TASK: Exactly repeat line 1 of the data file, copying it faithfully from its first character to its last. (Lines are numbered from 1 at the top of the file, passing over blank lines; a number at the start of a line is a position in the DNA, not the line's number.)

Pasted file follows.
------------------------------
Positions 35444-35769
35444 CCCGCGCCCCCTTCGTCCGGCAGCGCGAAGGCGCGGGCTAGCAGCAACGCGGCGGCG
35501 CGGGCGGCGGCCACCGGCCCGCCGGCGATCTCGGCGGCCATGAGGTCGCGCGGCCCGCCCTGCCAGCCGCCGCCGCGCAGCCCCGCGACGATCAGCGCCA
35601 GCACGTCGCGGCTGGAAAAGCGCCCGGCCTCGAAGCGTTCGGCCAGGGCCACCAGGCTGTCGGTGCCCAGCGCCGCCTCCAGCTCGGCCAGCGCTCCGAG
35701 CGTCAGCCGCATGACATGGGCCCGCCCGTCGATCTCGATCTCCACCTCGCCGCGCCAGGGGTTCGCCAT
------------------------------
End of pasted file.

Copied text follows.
Positions 35444-35769